Combined phonon and ionized impurity scattering:

- Dorkel and Leturg model:

temperature-dependent phonon scattering +ionized impurity scattering + carrier-carrier interactions

- Caughey and Thomas model:

temperature independent phonon scattering + ionized impurity scattering

a low field models for bulk materials cont d1
(A) Low-Field Models for Bulk Materials (cont’d)

- Sharfetter-Gummel model:

phonon scattering + ionized impurity scattering (parameterized expression – does not use the Mathiessen’s rule)

- Arora model:

similar to Caughey and Thomas, but with temperature dependent phonon scattering

a low field models for bulk materials cont d2
(A) Low-Field Models for Bulk Materials (cont’d)

Carrier-carrier scattering

- modified Dorkel and Leturg model

Neutral impurity scattering:

- Li and Thurber model:

mobility component due to neutral impurity scattering is combined with the mobility due to lattice, ionized impurity and carrier-carrier scattering via the Mathiessen’s rule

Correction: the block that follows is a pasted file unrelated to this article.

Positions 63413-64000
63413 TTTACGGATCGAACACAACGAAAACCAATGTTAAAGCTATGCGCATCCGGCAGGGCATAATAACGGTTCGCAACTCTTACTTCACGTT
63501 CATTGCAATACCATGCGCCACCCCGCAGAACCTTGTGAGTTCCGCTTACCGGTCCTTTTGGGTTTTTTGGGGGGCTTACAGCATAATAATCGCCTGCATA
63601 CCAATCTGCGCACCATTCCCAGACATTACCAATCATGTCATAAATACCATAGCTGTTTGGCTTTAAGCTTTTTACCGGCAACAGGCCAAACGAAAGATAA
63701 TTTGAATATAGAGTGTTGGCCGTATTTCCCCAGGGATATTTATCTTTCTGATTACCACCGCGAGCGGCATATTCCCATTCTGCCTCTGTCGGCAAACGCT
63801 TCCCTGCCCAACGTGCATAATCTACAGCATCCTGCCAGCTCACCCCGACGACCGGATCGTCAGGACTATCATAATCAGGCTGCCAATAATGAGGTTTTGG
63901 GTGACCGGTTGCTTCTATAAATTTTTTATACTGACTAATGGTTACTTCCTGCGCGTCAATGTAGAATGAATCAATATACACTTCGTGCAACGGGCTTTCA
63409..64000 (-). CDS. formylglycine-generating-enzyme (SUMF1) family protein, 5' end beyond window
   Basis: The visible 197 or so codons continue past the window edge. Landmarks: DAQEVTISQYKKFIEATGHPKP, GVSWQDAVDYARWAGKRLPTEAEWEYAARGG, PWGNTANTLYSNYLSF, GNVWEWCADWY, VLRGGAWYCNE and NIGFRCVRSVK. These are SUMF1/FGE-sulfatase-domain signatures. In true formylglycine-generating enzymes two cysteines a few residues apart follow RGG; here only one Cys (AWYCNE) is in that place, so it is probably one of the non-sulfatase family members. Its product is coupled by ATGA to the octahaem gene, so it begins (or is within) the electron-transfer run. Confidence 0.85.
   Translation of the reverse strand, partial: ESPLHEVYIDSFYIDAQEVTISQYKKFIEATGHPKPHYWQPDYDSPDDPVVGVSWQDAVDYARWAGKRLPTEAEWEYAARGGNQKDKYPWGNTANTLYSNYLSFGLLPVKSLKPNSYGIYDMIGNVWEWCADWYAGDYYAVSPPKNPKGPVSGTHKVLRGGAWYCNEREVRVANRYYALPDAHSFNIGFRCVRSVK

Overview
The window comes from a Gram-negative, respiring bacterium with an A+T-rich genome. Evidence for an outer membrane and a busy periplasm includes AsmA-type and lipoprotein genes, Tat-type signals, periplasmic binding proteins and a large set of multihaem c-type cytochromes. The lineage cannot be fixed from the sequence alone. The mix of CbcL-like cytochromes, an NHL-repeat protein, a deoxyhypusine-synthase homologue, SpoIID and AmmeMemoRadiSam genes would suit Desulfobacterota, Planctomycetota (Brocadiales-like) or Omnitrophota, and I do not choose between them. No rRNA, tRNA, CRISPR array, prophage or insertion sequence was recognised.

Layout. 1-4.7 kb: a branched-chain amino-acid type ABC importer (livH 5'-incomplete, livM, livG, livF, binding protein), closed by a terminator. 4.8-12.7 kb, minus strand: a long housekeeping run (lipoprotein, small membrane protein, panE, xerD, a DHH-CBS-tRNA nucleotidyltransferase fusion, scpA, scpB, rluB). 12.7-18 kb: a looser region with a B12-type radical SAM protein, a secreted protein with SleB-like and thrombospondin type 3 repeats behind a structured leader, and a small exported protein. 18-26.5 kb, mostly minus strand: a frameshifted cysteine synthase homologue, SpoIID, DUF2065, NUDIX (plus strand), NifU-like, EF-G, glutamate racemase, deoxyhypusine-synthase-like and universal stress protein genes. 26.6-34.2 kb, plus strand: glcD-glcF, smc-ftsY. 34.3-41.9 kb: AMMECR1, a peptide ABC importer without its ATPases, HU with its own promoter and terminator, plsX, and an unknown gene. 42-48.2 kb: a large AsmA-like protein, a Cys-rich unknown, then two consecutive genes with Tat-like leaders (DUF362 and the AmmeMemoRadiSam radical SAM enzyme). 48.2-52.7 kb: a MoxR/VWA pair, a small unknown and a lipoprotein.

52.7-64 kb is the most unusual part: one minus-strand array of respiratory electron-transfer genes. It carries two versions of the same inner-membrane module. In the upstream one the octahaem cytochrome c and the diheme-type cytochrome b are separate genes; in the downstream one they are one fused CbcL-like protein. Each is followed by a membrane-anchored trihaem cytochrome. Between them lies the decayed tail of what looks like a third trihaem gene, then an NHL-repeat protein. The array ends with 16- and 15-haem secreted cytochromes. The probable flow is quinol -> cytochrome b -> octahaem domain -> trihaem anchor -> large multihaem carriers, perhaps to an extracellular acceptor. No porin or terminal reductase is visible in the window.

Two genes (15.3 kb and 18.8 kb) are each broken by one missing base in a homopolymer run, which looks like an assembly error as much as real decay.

c inversion layer mobility models
(C) Inversion Layer Mobility Models
  • CVT model:
    • combines acoustic phonon, non-polar optical phonon and surface-roughness scattering (as an inverse square dependence of the perpendicular electric field) via Mathiessen’s rule
  • Yamaguchi model:
    • low-field part combines lattice, ionized impurity and surface-roughness scattering
    • there is also a parametric dependence on the in-plane field (high-field component)
c inversion layer mobility models cont d
(C) Inversion Layer Mobility Models (cont’d)
  • Shirahata model:
    • uses Klaassen’s low-field mobility model
    • takes into account screening effects into the inversion layer
    • has improved perpendicular field dependence for thin gate oxides
  • Tasch model:
    • the best model for modeling the mobility in MOS inversion layers; uses universal mobility behavior
hydrodynamic modeling
Hydrodynamic Modeling
  • In small devices there exists non-stationary transport and carriers are moving through the device with velocity larger than the saturation velocity
    • In Si devices non-stationary transport occurs because of the different order of magnitude of the carrier momentum and energy relaxation times
    • In GaAs devices velocity overshoot occurs due to intervalley transfer